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Jewish World Review Jan. 17, 2002 / 4 Shevat, 5762

Bob Greene

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Consumer Reports

It's a little like foreclosing on a Rockefeller -- So the question becomes:

In what kind of car will the rich guys arrive at the funeral of the Lincoln Continental?

The big news out of Detroit over the weekend was that the Ford Motor Co., whose name was once synonymous with success and profitability, will cut 35,000 jobs and shut down at least five plants. The smaller news was that, as part of this cost-cutting, four vehicles that were selling poorly will no longer be manufactured.

One of those cars is the Lincoln Continental.

Amazing. The Continental is being laid off. The Continental made its reputation as the automobile driven by the people who never had to give a moment's worry to being laid off -- Continental owners were the people who did the laying off, not the people victimized by it. So the news that, as thousands upon thousands of Ford employees are being let go, the Lincoln Continental is being let go, too. ...

Well, you probably should have seen it coming. The world -- even the world of corporate-suite big business -- is not a Lincoln Continental world anymore, and hasn't been for quite a while. The Continental -- at least the classic, boat-like Continental -- was an artifact of the era in which supremely wealthy men were not a bit reluctant to proclaim their richness by means of the size and heft of the cars they drove (or, more to the point, the cars in which they were driven). The stereotypical American rich-guy's car, in popular imagery, was the Cadillac -- but the Cadillac was flash, sizzle. The Continental was old money. Wherever you arrived in a Continental, the message was that you hadn't just arrived.

One phrase often used to describe the big Continentals was "slab-sided." That's what they looked like -- as if an enormous, solid slab of (very expensive) metal had been slathered onto their sides. Fort Knox on wheels. If a Continental had been a business office, it would have been the penthouse -- the whole floor. Continentals came in different colors, but in your mind they were always black.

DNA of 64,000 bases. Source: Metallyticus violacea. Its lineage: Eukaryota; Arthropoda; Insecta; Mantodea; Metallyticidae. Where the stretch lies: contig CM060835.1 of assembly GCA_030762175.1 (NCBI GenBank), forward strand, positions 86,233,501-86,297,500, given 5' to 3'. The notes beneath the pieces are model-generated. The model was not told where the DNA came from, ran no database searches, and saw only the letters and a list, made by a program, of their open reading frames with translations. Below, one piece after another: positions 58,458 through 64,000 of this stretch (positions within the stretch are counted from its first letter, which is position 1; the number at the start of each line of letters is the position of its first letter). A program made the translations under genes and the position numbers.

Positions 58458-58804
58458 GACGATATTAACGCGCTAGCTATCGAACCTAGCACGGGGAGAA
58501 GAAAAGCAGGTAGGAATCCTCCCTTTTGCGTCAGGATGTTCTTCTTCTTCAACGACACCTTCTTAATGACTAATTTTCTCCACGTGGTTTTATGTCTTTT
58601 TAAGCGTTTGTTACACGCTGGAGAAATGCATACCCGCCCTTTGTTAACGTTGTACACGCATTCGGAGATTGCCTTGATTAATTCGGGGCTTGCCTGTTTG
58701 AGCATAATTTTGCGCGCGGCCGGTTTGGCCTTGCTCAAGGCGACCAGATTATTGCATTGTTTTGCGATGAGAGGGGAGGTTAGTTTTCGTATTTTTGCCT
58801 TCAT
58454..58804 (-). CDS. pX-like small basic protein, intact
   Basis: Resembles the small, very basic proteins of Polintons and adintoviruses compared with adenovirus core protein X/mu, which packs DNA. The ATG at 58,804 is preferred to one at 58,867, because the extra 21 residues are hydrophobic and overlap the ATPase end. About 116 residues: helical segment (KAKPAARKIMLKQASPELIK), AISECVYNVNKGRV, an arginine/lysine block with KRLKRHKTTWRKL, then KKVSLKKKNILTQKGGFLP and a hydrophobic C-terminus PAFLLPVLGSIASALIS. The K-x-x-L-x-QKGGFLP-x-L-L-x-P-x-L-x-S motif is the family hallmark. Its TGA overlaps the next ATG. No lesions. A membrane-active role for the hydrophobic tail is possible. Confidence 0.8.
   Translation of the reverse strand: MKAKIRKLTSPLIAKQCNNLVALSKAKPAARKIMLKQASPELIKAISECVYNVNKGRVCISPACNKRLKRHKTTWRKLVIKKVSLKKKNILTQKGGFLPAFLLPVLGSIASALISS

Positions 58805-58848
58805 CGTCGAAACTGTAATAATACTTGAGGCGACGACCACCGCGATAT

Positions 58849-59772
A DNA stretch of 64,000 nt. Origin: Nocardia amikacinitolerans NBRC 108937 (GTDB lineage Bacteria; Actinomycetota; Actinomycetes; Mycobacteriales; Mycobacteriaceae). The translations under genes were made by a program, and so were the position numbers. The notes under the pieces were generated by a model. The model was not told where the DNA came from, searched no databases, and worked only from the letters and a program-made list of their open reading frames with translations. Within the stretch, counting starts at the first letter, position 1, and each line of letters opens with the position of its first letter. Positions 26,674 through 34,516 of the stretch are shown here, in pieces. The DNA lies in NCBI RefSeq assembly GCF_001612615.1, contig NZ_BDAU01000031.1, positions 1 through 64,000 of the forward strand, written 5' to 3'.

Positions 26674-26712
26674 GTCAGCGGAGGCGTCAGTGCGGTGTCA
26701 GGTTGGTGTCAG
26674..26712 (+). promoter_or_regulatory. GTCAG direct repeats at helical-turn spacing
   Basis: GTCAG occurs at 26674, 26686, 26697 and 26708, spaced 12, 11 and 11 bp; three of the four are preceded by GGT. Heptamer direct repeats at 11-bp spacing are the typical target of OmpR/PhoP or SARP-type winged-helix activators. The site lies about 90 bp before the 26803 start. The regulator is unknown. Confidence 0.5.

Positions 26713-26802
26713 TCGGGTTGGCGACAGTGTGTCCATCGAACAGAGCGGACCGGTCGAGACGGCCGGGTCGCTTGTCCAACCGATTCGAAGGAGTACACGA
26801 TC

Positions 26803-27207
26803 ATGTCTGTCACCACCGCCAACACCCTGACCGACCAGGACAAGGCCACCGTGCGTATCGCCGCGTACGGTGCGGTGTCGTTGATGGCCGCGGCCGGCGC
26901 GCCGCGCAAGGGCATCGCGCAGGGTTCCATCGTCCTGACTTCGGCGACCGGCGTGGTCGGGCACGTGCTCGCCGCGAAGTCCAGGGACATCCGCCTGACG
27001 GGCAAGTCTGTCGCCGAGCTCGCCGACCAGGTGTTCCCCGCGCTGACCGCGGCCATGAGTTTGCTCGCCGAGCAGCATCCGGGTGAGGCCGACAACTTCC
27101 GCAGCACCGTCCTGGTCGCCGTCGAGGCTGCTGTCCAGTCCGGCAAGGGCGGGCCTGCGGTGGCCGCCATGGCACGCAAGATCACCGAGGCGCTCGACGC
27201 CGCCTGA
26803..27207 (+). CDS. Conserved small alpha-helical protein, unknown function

Elvis Presley's friends will tell you that, although he was renowned for buying (and giving away) Cadillacs, he may very well have owned more Continentals. The Cadillac was for the glamorpuss part of Presley's life. When he wanted to affirm, in his own mind, that he was a stable and successful person of substance, he went with the Continental. (With a cigar in his mouth as he drove it, by the way. You would find a lot of cigars in Continentals.)

So what happened? Several things. Rich guys became much more skittish about showing the world they were rich. They didn't want a big, overbearing car to be their calling card. Men who once lusted after the old-style Continental eventually decided they wouldn't be caught dead in one. (John Kennedy literally was -- he was riding in one of the oceanliner-like Continentals in Dallas that day.)

Maybe that was the beginning of the end, although it didn't seem like it at the time. There were certainly long periods of national excess in the years between 1963 and last weekend, but there was also a steady downward trend from the peak of ostentation toward a sense of subdued quietude. Car services report that titans of industry no longer ask for stretch limousines -- in fact, they specifically stipulate they don't want them. They believe the huge cars work against them -- make their clients resent them. Some corporations would rather have their executives arrive at a board meeting in three separate chauffeured sedans than one stretch limo. It ends up costing more -- but looking as if it costs less.

That's the big-business style today -- CEOs showing up in anonymous-looking town cars, or in SUVs of the sort favored by suburban carpool moms and Secret Service agents. A fellow with his eyes on the corporate prize may once have yearned for a big old Lincoln Continental, but recently, evidently, such a desire never crossed his mind -- and if it did, it wouldn't have mattered. The Continentals weren't big anymore -- they, like the Ford Motor Co. itself, had long ago been downsized.

And now they're about to be gone for good -- given the pink slip. Unimaginable, really -- the man in the Continental was the one who sent people packing. Who's going to tell him that his car's position has been eliminated?

JWR contributor Bob Greene is a novelist and columnist. Send your comments to him by clicking here.

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